When asked  whether she would leave if her man hit her: “If he hit me for the right reason, I would stay, but if he hit me over something flimsy, I would leave. I admit sometimes we do things that make our better halves angry. They are human too. When people get angry, they do things they can regret. I would still forgive him. My parents hit me since I was young, but do I hate them? No.” And what would this right reason be: “Maybe if I went out all night and didn’t pick his calls and then I was rude to him (which I am never), I would take the beating.”

Eh! Is there ever a (right) reason to hit a woman? The correct answer is NO, NEVER.  The fact that someone has somehow found a “right reason” is baffling to me. Equating being disciplined by one’s parents to being hit by a man is startling and an indicator of some of the negative aspects of culture that we need to rid ourselves of.

People are still steeped in the women should be “disciplined” belief. This is something that has been accepted and even considered part of many African cultures for years. It is considered normal, you know, just like breathing. Men have historically been taught that, as the authority in the home , it is up to them to ensure that people in the house toe the line, especially their wives/girlfriends/partner. A woman is considered a minor who has no business pursuing any of her interests without her husband’s/ man’s consent.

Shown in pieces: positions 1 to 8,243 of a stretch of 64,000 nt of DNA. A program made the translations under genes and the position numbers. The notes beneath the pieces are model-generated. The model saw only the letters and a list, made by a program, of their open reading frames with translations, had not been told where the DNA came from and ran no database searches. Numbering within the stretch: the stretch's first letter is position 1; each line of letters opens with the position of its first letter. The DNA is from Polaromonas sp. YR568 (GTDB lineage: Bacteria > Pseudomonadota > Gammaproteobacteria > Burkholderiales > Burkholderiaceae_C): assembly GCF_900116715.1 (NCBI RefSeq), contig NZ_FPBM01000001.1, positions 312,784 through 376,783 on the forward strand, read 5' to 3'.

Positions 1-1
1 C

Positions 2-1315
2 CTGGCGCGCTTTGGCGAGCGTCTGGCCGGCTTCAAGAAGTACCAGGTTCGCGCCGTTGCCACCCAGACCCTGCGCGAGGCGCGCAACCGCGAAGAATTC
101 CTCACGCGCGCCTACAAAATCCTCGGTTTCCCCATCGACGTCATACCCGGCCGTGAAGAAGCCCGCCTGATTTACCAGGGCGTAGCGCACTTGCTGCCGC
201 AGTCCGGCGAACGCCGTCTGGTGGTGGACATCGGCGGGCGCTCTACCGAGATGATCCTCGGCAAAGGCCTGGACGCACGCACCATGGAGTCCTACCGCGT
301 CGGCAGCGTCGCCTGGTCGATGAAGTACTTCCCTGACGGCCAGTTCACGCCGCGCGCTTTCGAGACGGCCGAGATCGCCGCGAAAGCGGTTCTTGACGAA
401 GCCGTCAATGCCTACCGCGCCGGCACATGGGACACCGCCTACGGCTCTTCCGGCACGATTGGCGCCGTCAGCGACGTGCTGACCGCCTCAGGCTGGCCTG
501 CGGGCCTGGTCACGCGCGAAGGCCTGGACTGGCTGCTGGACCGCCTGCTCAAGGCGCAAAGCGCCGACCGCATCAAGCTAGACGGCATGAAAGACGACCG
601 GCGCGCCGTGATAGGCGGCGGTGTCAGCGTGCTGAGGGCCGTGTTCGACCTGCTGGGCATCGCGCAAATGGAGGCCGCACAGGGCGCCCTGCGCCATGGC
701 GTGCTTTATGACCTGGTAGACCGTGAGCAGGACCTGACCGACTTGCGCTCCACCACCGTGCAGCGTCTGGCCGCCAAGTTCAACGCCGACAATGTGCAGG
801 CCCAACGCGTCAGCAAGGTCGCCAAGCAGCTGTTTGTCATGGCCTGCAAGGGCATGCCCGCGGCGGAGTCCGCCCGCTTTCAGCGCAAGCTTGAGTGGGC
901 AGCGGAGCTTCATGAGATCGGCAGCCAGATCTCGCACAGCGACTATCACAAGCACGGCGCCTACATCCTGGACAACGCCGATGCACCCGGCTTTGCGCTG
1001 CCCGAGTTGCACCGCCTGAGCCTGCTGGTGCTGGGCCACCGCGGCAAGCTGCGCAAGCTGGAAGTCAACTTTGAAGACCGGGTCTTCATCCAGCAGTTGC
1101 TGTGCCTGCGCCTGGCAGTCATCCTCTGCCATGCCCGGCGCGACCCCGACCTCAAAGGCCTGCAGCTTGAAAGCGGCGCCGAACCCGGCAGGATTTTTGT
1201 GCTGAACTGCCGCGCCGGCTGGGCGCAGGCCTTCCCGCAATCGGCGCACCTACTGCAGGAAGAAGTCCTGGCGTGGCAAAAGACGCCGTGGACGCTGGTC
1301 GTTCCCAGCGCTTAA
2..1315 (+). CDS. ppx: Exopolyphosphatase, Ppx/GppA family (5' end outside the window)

Despite all the progress that women’s rights movements across Africa have made over the years, this particular aspect of our collective culture stays the same. The opinion of the Ugandan lady in the interview above is just one example. How many of you have, or know a young African woman who has, been told that attaining higher education will make her intimidating to men? Will result in her not finding a husband? Because African men are not interested in women who are more educated than them or earn more than they do. “You can’t be too independent, no African man will want you,” is a statement that I have heard.